Wednesday, 9 October 2013

I've got the moves like Amaya. Well, nearly...

Amazing how much we can achieve in a small space of time.

Three weeks ago, I had arrived in Barcelona and was nervously awaiting my first ever flamenco lesson with Toni Moniz at Escuela de Baile Flamenco Jose de la Vega.

Did I think that 3 weeks later I would be nervously preparing to film the choreography that Toni had come up with to adapt to the flamenco style of Carmen Amaya? Well, yes and no. Did I think I would be further on in my progress? Maybe...

I don't think I really knew what to expect, just that I was passionate about the subject matter of gender roles and I obviously knew I had to have an outcome for this project, but I never anticipated the adventure in learning that I've had.

I anticipated that it would be full of ups and downs and laughter (mostly Toni laughing at my inability to keep in time to the music or having two left feet!), but its been such an amazing journey, which isn't over yet, of course. I'm so proud of myself for developing the strength to even try this at my age.

Flamenco is a hard dance to master, and I certainly don't think I've mastered it in 3 weeks. Could anyone?

What I know is that this is my homage to Amaya, who had so much self-belief, grit and displayed such sheer strength, happiness and joy in performing her art.

But, as I mentioned, the journey isn't over. I'm still not feeling 100% string enough in terms of 'force', stature and grounded steps during the choreography practice sessions, so there is a huge amount of work to be done between now and Monday afternoon.

Things took a turn for the better today in terms of practicing to music. The original plan, where music was concerned, was that the original music I had from the first ever Amaya dance I saw, the one we're adapting, was just too fast and complex for me to follow. So Toni and I had agreed that we would get someone to record a slower version of something for me to dance to. But I couldn't really justify the money I might need to record a slower version, so we just decided we would go for the original music and use that as our foundation for the choreography, which made me very happy indeed.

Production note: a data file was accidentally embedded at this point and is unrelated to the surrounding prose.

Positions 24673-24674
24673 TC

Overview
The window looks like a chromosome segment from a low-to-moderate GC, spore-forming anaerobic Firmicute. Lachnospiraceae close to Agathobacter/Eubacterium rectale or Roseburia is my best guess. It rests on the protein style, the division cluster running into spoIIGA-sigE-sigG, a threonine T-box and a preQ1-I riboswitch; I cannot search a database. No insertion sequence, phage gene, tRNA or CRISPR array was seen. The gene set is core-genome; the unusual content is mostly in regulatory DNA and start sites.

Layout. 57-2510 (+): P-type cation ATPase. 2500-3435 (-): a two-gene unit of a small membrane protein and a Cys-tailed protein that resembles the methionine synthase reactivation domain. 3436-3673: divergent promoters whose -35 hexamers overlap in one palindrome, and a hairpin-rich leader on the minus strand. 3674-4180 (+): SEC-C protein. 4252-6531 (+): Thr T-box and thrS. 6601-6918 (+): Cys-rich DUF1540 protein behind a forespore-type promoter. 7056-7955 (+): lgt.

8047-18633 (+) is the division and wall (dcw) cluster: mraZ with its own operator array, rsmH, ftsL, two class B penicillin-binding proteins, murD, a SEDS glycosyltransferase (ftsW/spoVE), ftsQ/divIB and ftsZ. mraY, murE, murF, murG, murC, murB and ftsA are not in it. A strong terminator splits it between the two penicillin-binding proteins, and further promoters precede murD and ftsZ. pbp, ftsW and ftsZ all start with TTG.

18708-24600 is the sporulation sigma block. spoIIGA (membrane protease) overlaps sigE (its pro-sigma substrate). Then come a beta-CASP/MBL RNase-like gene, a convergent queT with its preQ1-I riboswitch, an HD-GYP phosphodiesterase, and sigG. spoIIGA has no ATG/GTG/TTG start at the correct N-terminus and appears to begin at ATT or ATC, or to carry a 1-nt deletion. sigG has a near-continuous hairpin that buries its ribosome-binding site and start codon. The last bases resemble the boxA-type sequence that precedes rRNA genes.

This rhythm is so complex that even Toni found it difficult to follow, but was brilliant in timing whatever steps we had done, so that they fitted together with the music.

This music in the first half, you see, changes in speed a lot, which was good actually when it came to some of the stamps that I struggle with - as they can now be done a lot slower.

We tried the moves to the music, and yep, its fast. But I am so determined to do this, and I'm not giving in until its done, really.

Even though its only really been a rough practice to the music today, I felt great satisfaction in what I'd achieved this week.

OK, my technique on a lot of the moves and steps needs a lot of work, but Carmen's spirit is there. It just needs to be there more. I'm not trying to be her, but trying to understand what she was trying to get across, so I need to toughen up more, but still be a woman.

Its great though how this process is bringing out more confidence and strength in my femininity and how much untapped potential we all do have, male or female.

Good news also in that the camera operator is also sorted for the shoot now too. Just a recce to do tomorrow. I want this to be a tribute to Amaya in a contemporary way, so we'll see what the recce of the location gives us to work with. Then its just 'wardrobe' research / buying etc which is good.


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